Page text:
Traumatic brain injury (TBI), which involves damage to the brain from an external force, contributes to a substantial number of deaths and cases of permanent disability both in the Veteran population as well as in the general population each year. TBI is the most common neurological diagnosis in the U.S. and has been identified as a serious public health problem. While the consequences and mechanisms of primary injury to the head on the pathophysiological and neurochemical events that occur during the course of initial hours and days are being extensively investigated, little is known on the long term consequence of TBI on remote organs that are under hypothalamic control via the pituitary. In this merit review proposal, we have chosen to study the TBI effect on the skeletal system based on the following rationale. Recently, the discovery of bone regulation by neural signals represents an emerging area of study that is identifying novel regulatory axes between the nervous system and bone cells. In this regard, it is well known that the hypothalamic region of the brain controls the endocrine system via the pituitary. Notably, the hypothalamus secretes growth hormone releasing hormone (GHRH) which acts on the pituitary gland to regulate production of growth hormone (GH), an important hormone that regulates skeletal metabolism. It is estimated that 30-50% of TBI patients suffer from hypopituitarism. Besides, recent studies demonstrate an important role for central control of bone mass involving leptins and neuropeptides. Based on the important role for cells of the hypothalamic nuclei in the neuro (endo)crine regulation of bone remodeling, it is predictable that injury to the brain will have a severe impact on the regulatory molecules that control skeletal growth and maintenance. Based on the above rationale, we propose to test the following hypotheses in this study: 1) TBI, even in its milder form, exerts lon lasting negative effects on bone growth and maintenance and the ability of skeleton to repair the damaged tissue in response to injury. 2) The attenuating effects of TBI on bone formation (BF) are mediated in part via down regulation of the GH/insulin-like growth factor-I axis. 3) TBI exaggerates the negative effects of skeletal unloading on BF. To test these hypotheses, we will use a recently established mouse model of human repetitive mild TBI which utilizes the weight drop method to create a closed head injury. We have proposed to use the mild TBI model as approximately 85% of the 1.7 million cases of TBI reported annually in the United State represent mild cases. In our preliminary studies, we have validated the usefulness of the mild TBI mouse model for studies on bone. In order to determine if mild TBI exerts negative effects on the ability of the skeleton to regenerate injuries, we will induce a standard closed femoral fracture and evaluate repair using micro-CT, histology and gene expression end points. To evaluate the role of the GH/IGF-I axis, we will determine if changes in GH/IGF-I levels in the TBI mice are caused by reduced expression of GHRH in the hypothalamus by immunohistochemistry. To determine if reduced GH/IGF production contributes to impaired BF in mice, we will administer GH to TBI mice and evaluate if TBI-induced changes in BF and bone regeneration are rescued by GH replacement. We will utilize a GH deficient lit/lit mouse model to evaluate the role of GH in TBI-induced bone loss. We will also determine if TBI and skeletal unloading lead to greater BF deficits than either condition alone since TBI patients are bedridden for extended periods immediately post injury and since skeletal unloading induces resistance to IGF-I by inhibiting activation of the IGF-I signaling pathways. We will subject TBI and control mice to skeletal unloading using the tail suspension hind limb elevation model or to normal loading and evaluate skeletal parameters by micro-CT, histomorphometry or gene expression analyses. We believe that our successful confirmation of proposed hypotheses will lead to development of new therapeutic strategies to promote long-term health of TBI patients.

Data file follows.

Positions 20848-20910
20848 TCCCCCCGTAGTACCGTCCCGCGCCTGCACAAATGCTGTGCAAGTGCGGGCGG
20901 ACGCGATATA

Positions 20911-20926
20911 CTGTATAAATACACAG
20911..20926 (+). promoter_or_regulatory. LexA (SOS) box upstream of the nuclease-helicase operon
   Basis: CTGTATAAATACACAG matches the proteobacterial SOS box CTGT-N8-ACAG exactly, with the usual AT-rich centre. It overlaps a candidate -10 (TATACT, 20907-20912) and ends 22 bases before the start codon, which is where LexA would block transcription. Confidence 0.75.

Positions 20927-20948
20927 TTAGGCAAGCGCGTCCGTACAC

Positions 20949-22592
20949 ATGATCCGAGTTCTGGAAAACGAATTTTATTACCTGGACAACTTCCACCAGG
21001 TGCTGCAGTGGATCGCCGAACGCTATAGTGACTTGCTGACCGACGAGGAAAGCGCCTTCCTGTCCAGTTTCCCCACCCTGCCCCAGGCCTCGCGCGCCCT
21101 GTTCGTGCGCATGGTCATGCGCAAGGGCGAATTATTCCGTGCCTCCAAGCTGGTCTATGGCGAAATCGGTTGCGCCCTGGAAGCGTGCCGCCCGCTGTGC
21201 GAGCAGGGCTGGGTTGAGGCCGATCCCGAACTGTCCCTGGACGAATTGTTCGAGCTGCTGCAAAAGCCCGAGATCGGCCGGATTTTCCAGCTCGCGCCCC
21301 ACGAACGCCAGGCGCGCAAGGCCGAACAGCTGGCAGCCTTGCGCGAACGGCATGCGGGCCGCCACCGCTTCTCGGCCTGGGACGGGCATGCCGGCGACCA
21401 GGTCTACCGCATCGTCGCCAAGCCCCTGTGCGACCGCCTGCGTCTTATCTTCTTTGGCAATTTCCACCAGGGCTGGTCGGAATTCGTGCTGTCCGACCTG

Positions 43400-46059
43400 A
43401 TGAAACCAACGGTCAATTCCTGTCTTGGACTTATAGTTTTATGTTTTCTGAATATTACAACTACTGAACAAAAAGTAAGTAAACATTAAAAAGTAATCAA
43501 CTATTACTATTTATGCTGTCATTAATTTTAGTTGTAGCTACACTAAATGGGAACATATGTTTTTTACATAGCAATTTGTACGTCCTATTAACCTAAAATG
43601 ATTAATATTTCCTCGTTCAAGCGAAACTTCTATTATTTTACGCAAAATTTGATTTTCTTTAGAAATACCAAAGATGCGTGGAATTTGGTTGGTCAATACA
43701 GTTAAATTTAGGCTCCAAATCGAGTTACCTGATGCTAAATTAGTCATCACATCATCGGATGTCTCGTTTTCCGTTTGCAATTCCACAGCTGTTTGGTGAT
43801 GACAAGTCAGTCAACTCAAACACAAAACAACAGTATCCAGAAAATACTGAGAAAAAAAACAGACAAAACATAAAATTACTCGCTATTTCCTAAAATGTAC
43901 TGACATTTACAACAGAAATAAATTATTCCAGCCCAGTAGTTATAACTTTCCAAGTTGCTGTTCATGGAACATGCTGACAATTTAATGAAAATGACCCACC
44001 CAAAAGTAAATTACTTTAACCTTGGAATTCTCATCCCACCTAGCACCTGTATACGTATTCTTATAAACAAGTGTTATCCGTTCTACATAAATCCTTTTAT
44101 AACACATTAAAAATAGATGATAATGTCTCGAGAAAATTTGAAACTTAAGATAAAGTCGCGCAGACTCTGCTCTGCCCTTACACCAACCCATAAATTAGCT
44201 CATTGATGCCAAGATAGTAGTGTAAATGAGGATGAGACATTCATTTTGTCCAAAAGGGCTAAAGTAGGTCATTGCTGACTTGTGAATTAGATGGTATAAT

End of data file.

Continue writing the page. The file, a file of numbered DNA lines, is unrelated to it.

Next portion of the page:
Traumatic brain injury (TBI) is a significant health problem that can result in short-and long-term disabilities. Therefore, the direct medical costs and indirect costs such as lost productivity continue to mount. While the short term consequences of TBI are being actively investigated, relatively little is known on the long term negative consequences of TBI on remote organs such as bone that are under hypothalamic control. This study will test how mild TBI influences skeletal growth, remodeling and regeneration capacity in a long term and whether growth hormone/insulin-like growth factor axis is involved in mediating the negative effects of TBI on bone. We will also determine how disuse influences bone remodeling in TBI patients. The proposed translational research to identify the mechanism and signaling molecules for TBI effects on bone will lead to the future development of effective strategies to minimize the negative effects of TBI on bone and improve the general well-being of TBI patients in the VA and in the general population.